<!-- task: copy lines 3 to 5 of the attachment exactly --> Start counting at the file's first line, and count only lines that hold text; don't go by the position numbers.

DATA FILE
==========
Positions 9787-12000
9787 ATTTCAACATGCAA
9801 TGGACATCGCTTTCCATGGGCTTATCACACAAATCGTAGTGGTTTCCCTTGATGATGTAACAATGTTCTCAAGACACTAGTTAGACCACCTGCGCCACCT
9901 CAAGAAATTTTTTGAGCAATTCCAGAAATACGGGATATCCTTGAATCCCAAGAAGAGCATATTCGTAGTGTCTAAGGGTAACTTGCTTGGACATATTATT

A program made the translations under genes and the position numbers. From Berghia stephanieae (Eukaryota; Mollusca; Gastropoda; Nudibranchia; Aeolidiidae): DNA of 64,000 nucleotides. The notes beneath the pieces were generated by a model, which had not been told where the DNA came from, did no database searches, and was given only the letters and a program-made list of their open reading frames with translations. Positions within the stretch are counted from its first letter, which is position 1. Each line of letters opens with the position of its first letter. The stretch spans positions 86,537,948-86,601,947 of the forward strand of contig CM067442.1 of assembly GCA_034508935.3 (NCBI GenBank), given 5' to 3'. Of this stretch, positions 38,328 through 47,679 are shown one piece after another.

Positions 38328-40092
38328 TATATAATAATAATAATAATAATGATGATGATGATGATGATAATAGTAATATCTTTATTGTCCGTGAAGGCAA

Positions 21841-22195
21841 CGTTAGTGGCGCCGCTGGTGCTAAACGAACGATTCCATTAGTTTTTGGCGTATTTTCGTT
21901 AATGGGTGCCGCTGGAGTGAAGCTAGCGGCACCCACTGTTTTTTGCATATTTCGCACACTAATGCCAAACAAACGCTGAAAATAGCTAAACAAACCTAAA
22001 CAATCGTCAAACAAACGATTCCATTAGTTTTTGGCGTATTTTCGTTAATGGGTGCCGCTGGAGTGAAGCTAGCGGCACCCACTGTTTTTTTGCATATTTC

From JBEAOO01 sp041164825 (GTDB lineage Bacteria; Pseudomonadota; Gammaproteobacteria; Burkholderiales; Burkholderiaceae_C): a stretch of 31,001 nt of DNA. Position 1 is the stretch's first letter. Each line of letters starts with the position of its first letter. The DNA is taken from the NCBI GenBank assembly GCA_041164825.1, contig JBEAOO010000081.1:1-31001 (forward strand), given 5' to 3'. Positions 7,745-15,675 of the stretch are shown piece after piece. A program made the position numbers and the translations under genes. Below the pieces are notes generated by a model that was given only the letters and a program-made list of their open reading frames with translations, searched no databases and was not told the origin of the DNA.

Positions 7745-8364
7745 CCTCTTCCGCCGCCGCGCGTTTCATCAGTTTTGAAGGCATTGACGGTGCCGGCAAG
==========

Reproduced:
9801 TGGACATCGCTTTCCATGGGCTTATCACACAAATCGTAGTGGTTTCCCTTGATGATGTAACAATGTTCTCAAGACACTAGTTAGACCACCTGCGCCACCT
9901 CAAGAAATTTTTTGAGCAATTCCAGAAATACGGGATATCCTTGAATCCCAAGAAGAGCATATTCGTAGTGTCTAAGGGTAACTTGCTTGGACATATTATT

A program made the translations under genes and the position numbers. From Berghia stephanieae (Eukaryota; Mollusca; Gastropoda; Nudibranchia; Aeolidiidae): DNA of 64,000 nucleotides. The notes beneath the pieces were generated by a model, which had not been told where the DNA came from, did no database searches, and was given only the letters and a program-made list of their open reading frames with translations. Positions within the stretch are counted from its first letter, which is position 1. Each line of letters opens with the position of its first letter. The stretch spans positions 86,537,948-86,601,947 of the forward strand of contig CM067442.1 of assembly GCA_034508935.3 (NCBI GenBank), given 5' to 3'. Of this stretch, positions 38,328 through 47,679 are shown one piece after another.